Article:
Jordan seeking ways to improve revenue stream

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Vegetable vendors express their support to King Abdullah II at a market in Amman, Jordan. Photo – cdn17/Flickr

The Jordanian government is exploring ways to increase taxes as one way to reduce budget deficit but taking utmost care not to upset common daily economic activity for most of the population, especially now that Ramadan has begun, an international business think tank report said.

The study conducted by the Oxford Business Group suggested that the kingdom posted better-than-expected economic figures for the first quarter of 2012 and noted a 3% expansion in GDP. However, the Oxford-based publisher noted that the government is cautiously leaning on tax hikes and arbitrary measures to boost government revenue until the economy rebounds.

“Although we have started to see some positive signs, the economic situation is still harsh,” Suleiman Hafez, the minister of finance, told a press conference in last month. The Jordanian government steadily increased subsidies after uprisings broke out across the Middle East last year, and the bill is set to reach around JD2bn ($2.82bn) by the end of 2012.

The government is determined to increase its tax net and is considering a number of areas for tax hikes. Reports coming from Amman suggest the Telecommunications Regulatory Commission is said to be considering increasing the revenue-sharing tax, which currently stands at 10%, to gradually increase it as high as 20%. The authorities are eyeing a revenue of JD4m ($5.65m) thanks to the 8% point of sale tax on mobile phones.

Some of the government’s moves are coming under fire as rigorous tax collection regime is proving to be not so popular with some traders and businessmen amid harsh economic conditions. The OBG report cited the example of Aqaba Special Economic Zone Authority’s tax department, which is also asking transit companies to retroactively pay income tax for the past five years that are using the port. The area’s chamber of commerce has protested the move.

The Hashemite Kingdom has also hiked taxes on a series of “luxury” items including alcoholic drinks. The levy, which currently stands at JD2.50 ($3.53) per litre, will be raised to JD3.50 ($4.94). Cigars, currently subject to 15% tax, will see that increased to 100%. Despite troubles in its aviation sector, the Tarawneh administration has announced imposing a new tax of JD40 ($56.50) on airline passengers travelling outside Jordan, if their planes take off from airports within the kingdom.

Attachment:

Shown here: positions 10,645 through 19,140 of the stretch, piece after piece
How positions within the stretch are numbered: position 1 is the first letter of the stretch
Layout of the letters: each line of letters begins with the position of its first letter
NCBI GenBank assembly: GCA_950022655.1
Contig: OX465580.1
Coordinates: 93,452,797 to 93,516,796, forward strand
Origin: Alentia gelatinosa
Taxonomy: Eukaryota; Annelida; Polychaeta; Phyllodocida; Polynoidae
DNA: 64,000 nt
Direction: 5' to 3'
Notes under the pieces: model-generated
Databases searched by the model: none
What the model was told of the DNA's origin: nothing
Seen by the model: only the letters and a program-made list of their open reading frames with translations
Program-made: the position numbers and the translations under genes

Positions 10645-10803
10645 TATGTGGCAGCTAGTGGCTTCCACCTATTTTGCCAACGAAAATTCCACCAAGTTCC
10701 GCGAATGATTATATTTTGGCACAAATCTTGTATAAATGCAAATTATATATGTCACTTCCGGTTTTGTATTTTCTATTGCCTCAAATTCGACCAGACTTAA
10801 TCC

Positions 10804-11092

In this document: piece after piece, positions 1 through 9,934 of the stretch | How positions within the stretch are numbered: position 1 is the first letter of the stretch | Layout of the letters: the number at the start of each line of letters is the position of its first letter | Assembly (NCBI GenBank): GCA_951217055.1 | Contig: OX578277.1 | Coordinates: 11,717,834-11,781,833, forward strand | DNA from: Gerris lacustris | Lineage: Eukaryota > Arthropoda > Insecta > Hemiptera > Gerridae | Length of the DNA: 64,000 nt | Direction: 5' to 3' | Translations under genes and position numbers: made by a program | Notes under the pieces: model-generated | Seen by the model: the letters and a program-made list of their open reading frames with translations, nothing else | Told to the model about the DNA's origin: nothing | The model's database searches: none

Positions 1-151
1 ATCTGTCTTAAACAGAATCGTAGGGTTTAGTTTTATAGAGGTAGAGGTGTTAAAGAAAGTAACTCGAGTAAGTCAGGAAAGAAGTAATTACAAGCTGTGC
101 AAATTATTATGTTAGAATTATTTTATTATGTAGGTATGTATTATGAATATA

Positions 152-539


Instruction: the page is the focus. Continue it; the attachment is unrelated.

Cars are also set to witness an increase in their government taxes as Amman adopts sustainable policies for some sectors, especially the transport and automobile sector. Under the new plans, vehicles with an operational age of over five years will be subject to a new 64% levy and conventional cars will see their tax increase from 81% of the vehicle’s value to 90%. Environmentally-friendly and more fuel-efficient small-engine hybrid vehicles are likely to see taxes reduced from current 55% to 25%.

The report quoted Jordanian officials as saying that prices of basic commodities, including foodstuffs, will not be increased, especially during Ramadan. Food consumption during the holy month increases substantially; meat consumption, for example, tends to increase by 20-30%.

“This Ramadan will be exceptional in terms of affordable prices and diversity of products,” Samer Jawabreh, the president of the Foodstuff Traders Association, told at a press conference earlier this month. Many consumers have welcomed the reduction of tax on cheese containing vegetable fats and oils, dropping to 4% from 16%.

The government is targeting particular segments of the economy, such as luxury goods and mobile phones, to widen its revenue stream in the long term but is carefully monitoring the inflation and other economic factors so that the lives of ordinary citizens are not drastically affected, OBG highlighted in its report.

Amman is under tremendous pressure to reduce energy imports, which imports 96% of its fuel from neighbouring Saudi Arabia, Egypt and other countries. The government’s new vehicles tax regime is seen as a green incentive to consumers to move them from outdated, inefficient vehicles to more fuel-efficient ones, the study noted.

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